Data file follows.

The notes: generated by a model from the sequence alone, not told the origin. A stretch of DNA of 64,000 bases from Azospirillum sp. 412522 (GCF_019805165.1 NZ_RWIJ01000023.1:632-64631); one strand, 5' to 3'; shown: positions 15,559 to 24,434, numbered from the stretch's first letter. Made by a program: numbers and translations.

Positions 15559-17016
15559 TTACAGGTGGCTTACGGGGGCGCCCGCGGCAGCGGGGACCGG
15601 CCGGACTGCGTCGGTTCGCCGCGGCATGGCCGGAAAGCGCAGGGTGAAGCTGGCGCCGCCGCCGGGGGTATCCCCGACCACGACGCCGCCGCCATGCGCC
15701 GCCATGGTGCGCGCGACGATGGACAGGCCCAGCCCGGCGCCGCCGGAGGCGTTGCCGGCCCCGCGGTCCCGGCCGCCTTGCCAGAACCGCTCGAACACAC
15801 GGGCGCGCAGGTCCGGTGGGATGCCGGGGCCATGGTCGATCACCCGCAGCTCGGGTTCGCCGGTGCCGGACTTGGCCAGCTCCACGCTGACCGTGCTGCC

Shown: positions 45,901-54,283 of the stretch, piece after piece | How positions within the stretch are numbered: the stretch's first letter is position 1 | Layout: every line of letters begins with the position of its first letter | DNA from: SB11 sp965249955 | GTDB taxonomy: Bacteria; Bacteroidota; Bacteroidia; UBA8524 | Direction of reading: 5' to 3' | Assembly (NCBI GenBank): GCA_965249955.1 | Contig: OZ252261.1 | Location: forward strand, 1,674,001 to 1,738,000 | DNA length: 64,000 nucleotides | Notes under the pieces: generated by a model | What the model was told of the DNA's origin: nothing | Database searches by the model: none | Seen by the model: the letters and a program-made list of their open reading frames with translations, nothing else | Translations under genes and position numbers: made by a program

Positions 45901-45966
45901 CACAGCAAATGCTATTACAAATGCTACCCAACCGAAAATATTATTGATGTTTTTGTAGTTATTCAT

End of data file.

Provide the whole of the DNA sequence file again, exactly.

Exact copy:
The notes: generated by a model from the sequence alone, not told the origin. A stretch of DNA of 64,000 bases from Azospirillum sp. 412522 (GCF_019805165.1 NZ_RWIJ01000023.1:632-64631); one strand, 5' to 3'; shown: positions 15,559 to 24,434, numbered from the stretch's first letter. Made by a program: numbers and translations.

Positions 15559-17016
15559 TTACAGGTGGCTTACGGGGGCGCCCGCGGCAGCGGGGACCGG
15601 CCGGACTGCGTCGGTTCGCCGCGGCATGGCCGGAAAGCGCAGGGTGAAGCTGGCGCCGCCGCCGGGGGTATCCCCGACCACGACGCCGCCGCCATGCGCC
15701 GCCATGGTGCGCGCGACGATGGACAGGCCCAGCCCGGCGCCGCCGGAGGCGTTGCCGGCCCCGCGGTCCCGGCCGCCTTGCCAGAACCGCTCGAACACAC
15801 GGGCGCGCAGGTCCGGTGGGATGCCGGGGCCATGGTCGATCACCCGCAGCTCGGGTTCGCCGGTGCCGGACTTGGCCAGCTCCACGCTGACCGTGCTGCC

Shown: positions 45,901-54,283 of the stretch, piece after piece | How positions within the stretch are numbered: the stretch's first letter is position 1 | Layout: every line of letters begins with the position of its first letter | DNA from: SB11 sp965249955 | GTDB taxonomy: Bacteria; Bacteroidota; Bacteroidia; UBA8524 | Direction of reading: 5' to 3' | Assembly (NCBI GenBank): GCA_965249955.1 | Contig: OZ252261.1 | Location: forward strand, 1,674,001 to 1,738,000 | DNA length: 64,000 nucleotides | Notes under the pieces: generated by a model | What the model was told of the DNA's origin: nothing | Database searches by the model: none | Seen by the model: the letters and a program-made list of their open reading frames with translations, nothing else | Translations under genes and position numbers: made by a program

Positions 45901-45966
45901 CACAGCAAATGCTATTACAAATGCTACCCAACCGAAAATATTATTGATGTTTTTGTAGTTATTCAT